How many side-specific defcon-degrading cards are there? My understanding is that you generally can space race one card and hold another, so if you had enough bad cards you might be forced to play one.

How about this alternate question for those of you who have played many games: How often do your games end in thermonuclear war? If it ever does happen, would you say it's always a case of "he played that poorly, and should have avoided it by doing X", or is it sometimes "he just got screwed"?

And is there anyone else out there who feels like the ability for one player to decide to degrade to defcon 1 but still be the winner (via something like Olympics or CIA created) is lame? I like the tension of needing to get rid of a dangerous card but it seems to kill the thematic idea behind the nuclear war victory condition.
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Jacovis
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Brian,

You'll find with experience that learning to manage the defcon track is an essential element of the game, and that the more you play the less likely these things are to happen. The thing about Twilight Struggle is that 80% of the events WILL happen in the course of a game. Which means that you need to mitigate as much as possible the (metaphorical) damage the house of cards is going to do to you when it comes tumbling down.

Not IF, but WHEN. It is exactly that tension of knowing that those situations can occur that will lead players to make that choice... do I play Event X to raise defcon one level, just in case my opponent has Event Y, or do I run with my risk and place Influence instead?

This game gets better and better with every play of it, I don't think you'll have the same concerns later on!

Cheers!

Jacovis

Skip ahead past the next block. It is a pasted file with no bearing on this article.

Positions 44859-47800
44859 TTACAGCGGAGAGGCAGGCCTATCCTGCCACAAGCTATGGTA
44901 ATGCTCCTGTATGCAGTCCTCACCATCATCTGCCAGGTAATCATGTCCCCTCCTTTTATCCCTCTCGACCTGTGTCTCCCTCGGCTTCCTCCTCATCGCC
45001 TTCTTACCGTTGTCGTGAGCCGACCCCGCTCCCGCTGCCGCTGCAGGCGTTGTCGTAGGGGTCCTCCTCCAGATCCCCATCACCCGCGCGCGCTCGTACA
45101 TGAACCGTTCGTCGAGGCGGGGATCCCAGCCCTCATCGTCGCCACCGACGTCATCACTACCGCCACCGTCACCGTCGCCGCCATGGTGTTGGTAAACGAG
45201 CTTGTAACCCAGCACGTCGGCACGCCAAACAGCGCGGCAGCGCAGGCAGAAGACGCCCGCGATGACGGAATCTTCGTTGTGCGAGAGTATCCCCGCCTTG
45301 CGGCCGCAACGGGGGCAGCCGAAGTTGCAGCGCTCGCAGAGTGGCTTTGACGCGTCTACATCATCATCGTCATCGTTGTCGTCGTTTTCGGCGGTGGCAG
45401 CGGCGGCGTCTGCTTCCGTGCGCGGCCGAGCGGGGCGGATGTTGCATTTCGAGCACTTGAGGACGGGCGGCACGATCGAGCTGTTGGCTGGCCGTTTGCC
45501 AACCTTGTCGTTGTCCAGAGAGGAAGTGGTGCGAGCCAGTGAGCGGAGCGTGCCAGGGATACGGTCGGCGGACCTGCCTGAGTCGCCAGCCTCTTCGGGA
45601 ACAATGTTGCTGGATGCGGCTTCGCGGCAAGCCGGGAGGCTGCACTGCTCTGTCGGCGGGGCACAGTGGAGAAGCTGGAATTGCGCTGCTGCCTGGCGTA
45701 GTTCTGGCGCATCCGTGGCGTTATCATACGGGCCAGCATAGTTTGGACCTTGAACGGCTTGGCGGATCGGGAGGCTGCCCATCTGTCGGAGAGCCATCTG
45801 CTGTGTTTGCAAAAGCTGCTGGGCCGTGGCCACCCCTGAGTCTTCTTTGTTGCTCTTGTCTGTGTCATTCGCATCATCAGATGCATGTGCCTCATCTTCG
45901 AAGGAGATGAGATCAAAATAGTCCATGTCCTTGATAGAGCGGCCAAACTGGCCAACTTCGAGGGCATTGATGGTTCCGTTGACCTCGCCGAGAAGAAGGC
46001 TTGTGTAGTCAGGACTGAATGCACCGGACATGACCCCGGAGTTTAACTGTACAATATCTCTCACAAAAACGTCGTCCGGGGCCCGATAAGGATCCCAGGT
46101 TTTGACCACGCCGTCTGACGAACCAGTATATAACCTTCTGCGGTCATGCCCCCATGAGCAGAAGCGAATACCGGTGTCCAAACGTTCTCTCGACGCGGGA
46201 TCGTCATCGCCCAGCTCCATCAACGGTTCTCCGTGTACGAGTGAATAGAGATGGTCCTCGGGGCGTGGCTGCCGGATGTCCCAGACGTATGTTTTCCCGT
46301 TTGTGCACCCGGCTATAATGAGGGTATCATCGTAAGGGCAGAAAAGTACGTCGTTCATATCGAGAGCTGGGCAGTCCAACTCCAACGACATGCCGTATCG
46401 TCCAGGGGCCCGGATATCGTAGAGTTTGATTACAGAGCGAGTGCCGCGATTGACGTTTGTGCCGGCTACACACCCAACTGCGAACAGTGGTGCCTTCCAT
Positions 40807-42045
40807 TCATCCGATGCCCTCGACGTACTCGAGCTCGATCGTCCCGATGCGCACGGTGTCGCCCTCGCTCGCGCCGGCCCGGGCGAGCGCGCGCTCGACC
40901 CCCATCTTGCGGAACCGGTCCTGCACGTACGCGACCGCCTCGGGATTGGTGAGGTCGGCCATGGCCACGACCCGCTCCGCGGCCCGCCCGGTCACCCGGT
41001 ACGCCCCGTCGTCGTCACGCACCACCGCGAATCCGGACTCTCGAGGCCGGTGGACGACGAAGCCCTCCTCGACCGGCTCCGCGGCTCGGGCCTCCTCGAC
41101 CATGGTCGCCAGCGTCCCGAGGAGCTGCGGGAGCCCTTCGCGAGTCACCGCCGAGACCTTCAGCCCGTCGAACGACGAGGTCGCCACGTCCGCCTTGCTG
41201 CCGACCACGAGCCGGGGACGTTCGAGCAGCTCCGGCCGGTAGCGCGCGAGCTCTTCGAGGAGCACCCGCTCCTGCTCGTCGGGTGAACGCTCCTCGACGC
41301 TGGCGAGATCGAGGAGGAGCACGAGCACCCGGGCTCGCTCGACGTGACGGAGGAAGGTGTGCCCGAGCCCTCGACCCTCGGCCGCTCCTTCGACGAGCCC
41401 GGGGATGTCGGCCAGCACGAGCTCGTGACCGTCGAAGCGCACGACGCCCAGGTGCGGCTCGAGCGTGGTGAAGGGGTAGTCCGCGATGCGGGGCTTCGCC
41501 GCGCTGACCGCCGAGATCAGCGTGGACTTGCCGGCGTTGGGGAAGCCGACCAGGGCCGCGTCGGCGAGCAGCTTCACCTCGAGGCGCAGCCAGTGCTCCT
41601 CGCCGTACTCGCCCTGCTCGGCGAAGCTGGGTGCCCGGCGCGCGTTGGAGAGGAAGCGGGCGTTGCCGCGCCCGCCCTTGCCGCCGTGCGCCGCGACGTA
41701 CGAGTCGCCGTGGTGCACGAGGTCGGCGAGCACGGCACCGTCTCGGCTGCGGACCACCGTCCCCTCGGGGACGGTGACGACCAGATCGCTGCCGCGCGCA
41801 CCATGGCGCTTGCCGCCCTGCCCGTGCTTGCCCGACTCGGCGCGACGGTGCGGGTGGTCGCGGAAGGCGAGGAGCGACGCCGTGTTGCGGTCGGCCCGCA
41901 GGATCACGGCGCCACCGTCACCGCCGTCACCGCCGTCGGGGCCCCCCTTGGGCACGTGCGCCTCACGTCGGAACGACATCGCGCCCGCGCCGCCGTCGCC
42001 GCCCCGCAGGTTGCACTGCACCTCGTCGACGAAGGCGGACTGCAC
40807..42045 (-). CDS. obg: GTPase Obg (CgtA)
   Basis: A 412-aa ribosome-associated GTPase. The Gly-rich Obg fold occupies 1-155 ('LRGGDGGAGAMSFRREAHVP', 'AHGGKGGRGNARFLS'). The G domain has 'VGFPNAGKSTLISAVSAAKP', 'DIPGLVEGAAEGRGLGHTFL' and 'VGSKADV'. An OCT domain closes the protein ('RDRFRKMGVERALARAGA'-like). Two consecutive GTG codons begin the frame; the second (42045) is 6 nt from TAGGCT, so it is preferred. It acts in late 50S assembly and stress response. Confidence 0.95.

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Karl Bunyan
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BagelManB wrote:
How about this alternate question for those of you who have played many games: How often do your games end in thermonuclear war? If it ever does happen, would you say it's always a case of "he played that poorly, and should have avoided it by doing X", or is it sometimes "he just got screwed"?


I'm not as experienced as many, but I don't think I've ever had a game end from an unavoidable nuclear war. I made more than a few newbie errors and I think once have won from a double-headline defcon reduction in late war. Once you get used to them, the defcon-lowering cards don't serve as a way to have a loss forced on you but rather are a way of having your choices limited/made more difficult.

Some examples:

- don't headline Olympics when the Defcon is at 2 or 3. (3 can be bad if your opponent headlines something like Duck and Cover and lowers Defcon from 3 to 2 first.)
- as Soviets if you have Duck and Cover or CIA Created in your hand, you'll generally play them in action round 1 of a turn and forego the coup. (Well, something has to stop the USSR from having 9 free coups!)
- as US with Lone Gunman, you may be able to cancel it with UN Intervention, but it sucks to only get 1 Ops point, and then you'll have to play all the cards from your hand that turn... decisions decisions...

It's all part of the subtleties and complexities of the game!

Karl
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Jason Weed
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When I was relatively new to the game, I won in the headline phase when 2 degrade defcon cards were played. I had been losing pretty bad and my opponent was rather upset, but I didn't force it.
 
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I even wrote a session report for it, a while ago.

Five-Year-Plan & Grain sales to the Sovjets - A deadly combination.

Cheers, Haring
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Ron Gregory
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Another example from a recent game: my opponent played #45 Summit for the event when DEFCON was at 2, and the winner of the die roll can move DEFCON one level in either direction. He won the die roll by one, but, had he come up short, game over.